On the surface of it, Melbourne Marathon looked like another good result. 3 hours and 15 mins, cheeky little sprint finish in the MCG, sun was shining, had an ice cream, all is well, right?
Well, not quite...
One of the key things that I try to instil into the runners that I coach, is to "finish strong.” I can already hear a few groans from those runners reading this…
To show you what I mean, take a second to think about the different feelings in these two scenarios…
1. finishing by pushing home, feeling strong and overtaking people in the last couple of km of a run
2. finishing by being overtaken, tired and floundering, breathlessly to the finish line?
The emotions and feelings of these two finishes are completely different, yet you may end up with exactly the same finish time in both scenarios. I know which one I would prefer to experience. (hint…#1)
I ask my runners to finish strong every so often in their training because it relies on them pacing themselves in the early part of the run or race. Whether you do that by feel, heart rate or pace doesn’t really matter, but you want to keep all of those under control and not empty the tank too early. I believe it requires real discipline, which is probably why not many people do it. It shows restraint, calmness under pressure, seeing the long game and belief in yourself to actually control your own mind enough to slow down in the early stages, in order to be able to push home at the end. Thats what I love to see as a coach, not necessarily the average pace or overall time. If I can get the attitude right, the rest will come.
One of my favourite sessions to test this attitude with my runners is to ask them to negative split their 5km parkrun on a Saturday morning. Put simply, go faster in the second half than the first, finish strong. What is interesting is not the finish time, or the average pace, or whether they PB’ed, it is whether they actually can do the session that I have asked them to do. At parkrun, similar to in a race, a little bit of ego and excitement can creep in, which leads people to often go out too hard at the beginning, leaving them no energy to speed up when they are supposed to be picking things up at the end. In this case, its the ego and / or the pre-conceived idea of what parkrun is (a run vs a race) that fascinates me.
I have written about getting over my own ego before and this was one example of a marathon where I didn’t do that. It was Melbourne, home turf, I have previously PB’ed here, all my friends were out watching, I had clients running the race and I had a renewed sense of confidence from going well at Busselton Marathon the week before.
Despite all of that or perhaps because of all of that, I screwed up my pacing early on at Melbourne Marathon and paid for it later. The interesting thing is that I knew I was doing it. I even said it to someone at about 10km into the run. That’s only a quarter of the way through the run. So why the hell didn’t I slow down at that point?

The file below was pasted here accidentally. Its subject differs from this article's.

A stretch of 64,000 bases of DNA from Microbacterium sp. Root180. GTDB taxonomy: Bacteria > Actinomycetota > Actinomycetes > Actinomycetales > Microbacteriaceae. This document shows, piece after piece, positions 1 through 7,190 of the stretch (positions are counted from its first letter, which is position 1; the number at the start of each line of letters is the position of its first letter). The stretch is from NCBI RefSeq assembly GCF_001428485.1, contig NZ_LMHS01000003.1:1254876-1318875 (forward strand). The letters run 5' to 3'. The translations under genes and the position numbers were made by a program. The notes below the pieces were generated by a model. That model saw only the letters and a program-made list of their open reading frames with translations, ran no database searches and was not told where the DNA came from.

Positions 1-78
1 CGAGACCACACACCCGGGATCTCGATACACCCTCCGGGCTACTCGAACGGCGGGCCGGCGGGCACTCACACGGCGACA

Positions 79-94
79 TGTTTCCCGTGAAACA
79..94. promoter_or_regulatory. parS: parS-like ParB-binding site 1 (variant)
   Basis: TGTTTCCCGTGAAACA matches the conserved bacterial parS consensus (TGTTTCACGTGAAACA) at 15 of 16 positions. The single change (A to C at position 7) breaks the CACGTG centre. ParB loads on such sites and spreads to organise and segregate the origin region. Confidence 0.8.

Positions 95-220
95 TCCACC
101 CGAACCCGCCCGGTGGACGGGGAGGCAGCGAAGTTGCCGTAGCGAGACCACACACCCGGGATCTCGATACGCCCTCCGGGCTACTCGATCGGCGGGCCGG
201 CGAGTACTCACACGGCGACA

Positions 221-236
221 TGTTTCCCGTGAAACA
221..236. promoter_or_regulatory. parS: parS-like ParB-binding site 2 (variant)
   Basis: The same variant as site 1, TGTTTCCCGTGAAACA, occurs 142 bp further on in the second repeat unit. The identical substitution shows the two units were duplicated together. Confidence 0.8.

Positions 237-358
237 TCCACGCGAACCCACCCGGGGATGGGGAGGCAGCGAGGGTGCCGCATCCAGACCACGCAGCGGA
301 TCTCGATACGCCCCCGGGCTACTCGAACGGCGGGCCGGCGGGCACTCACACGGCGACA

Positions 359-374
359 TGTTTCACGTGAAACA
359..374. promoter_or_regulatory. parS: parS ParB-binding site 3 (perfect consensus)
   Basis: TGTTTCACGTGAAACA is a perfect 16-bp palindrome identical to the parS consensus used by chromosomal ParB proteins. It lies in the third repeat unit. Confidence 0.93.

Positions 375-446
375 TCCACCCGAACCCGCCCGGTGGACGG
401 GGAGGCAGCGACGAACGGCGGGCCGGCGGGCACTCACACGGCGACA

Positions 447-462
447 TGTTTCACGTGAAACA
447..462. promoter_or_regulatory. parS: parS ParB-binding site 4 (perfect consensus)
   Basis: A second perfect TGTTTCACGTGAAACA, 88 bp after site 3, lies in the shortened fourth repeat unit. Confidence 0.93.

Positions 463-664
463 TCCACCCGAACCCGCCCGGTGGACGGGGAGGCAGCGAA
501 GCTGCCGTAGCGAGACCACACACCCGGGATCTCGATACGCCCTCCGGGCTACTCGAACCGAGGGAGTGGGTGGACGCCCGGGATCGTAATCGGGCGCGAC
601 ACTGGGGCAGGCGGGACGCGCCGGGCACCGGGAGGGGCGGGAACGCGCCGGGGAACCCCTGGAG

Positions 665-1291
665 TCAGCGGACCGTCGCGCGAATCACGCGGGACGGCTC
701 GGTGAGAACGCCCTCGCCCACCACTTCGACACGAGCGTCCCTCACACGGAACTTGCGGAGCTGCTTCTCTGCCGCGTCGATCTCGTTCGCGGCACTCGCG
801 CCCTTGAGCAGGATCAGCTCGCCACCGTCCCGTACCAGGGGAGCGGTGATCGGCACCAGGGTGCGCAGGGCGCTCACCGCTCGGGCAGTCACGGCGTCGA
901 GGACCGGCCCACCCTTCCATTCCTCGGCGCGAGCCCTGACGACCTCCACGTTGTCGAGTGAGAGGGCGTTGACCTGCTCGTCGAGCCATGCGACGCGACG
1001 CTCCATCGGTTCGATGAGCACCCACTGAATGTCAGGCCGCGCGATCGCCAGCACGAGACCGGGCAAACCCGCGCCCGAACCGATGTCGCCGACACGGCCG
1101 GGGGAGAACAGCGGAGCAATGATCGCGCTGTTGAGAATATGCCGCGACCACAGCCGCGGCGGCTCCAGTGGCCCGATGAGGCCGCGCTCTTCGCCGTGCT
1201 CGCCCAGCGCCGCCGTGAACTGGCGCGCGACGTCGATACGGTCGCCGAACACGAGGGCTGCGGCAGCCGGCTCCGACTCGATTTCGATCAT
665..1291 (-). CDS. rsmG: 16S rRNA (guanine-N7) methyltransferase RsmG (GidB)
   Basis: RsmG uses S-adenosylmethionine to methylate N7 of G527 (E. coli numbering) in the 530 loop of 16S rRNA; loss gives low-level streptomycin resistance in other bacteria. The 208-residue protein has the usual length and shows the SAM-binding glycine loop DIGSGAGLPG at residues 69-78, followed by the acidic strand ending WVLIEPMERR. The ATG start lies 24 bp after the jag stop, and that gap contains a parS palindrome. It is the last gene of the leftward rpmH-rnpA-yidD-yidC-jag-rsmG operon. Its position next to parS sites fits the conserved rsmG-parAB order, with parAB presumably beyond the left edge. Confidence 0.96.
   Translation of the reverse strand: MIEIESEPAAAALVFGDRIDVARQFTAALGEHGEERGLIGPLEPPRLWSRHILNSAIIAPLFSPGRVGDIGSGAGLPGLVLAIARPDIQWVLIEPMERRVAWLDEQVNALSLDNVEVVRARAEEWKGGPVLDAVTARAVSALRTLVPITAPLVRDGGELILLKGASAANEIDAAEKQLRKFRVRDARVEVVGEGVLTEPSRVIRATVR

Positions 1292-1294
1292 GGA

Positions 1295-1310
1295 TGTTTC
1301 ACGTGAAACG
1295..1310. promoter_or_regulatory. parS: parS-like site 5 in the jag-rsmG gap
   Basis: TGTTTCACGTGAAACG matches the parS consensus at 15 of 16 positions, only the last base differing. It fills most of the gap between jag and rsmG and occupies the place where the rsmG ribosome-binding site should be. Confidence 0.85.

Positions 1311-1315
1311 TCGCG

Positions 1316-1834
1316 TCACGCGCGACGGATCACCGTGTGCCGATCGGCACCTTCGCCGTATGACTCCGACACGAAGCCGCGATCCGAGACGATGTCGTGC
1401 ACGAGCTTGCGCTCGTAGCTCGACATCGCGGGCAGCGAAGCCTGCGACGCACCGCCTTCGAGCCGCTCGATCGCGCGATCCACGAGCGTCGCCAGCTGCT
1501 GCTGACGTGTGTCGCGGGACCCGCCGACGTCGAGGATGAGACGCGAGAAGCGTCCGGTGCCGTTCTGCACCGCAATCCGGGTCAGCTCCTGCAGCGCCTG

Ego, pride, stupidity, forgetfulness, brain fart? The mind is a funny thing.
For some reason, I was running to finish at 3:10, even though I knew that I didn’t have 3:10 in my legs on that day. Yet km after km, I decided to try and stick with the 3:10 pacer for some reason. Anyway, as I knew would happen, at about 30km, my legs decided that was enough silliness for the day. The last 12km was a struggle, particularly when the half and full marathon courses merged and I hit the back of the 2 hour half marathon pack heading back into the city. The pack were were going about 30 seconds per km slower than I was and it was like hitting a wall. With nowhere to run and finding it tough to maintain momentum, my cadence, pace and probably everything else dropped off at that point and never came back. I am not going to blame that scenario for not reaching 3:10. I was cooked at that point anyway, so a couple of km going slower wasn’t going to make any real difference, but it wasn’t a pleasant feeling.
Don't get me wrong, I am pleased with my overall time, but the point is that there are different ways to get the same result, and we al have a choice about how to go about it. After this experience, I can safely say that my legs dying with 12km to go in a marathon, isn’t exactly my preferred option!
Anyway, since then I have had a good break and will be running the 16th marathon in Lilydale this weekend. The course is on the rail trail and undulates a little. It is an out and back course pretty much and I’m really looking forward to it. In terms of plans for the race, the plan is to run / walk it and to also try something new and run to my heart rate, using the Maffetone method. My aim is to stick under 149 beats per minute for the first half of the run and then allowing for a drift in my heart rate, try and keep as consistent as possible in the second half. I have never used this method before in a race, so I genuinely have no idea what time I will end up at. Can't wait to give it a go and see what happens.
Fingers crossed I finish strong!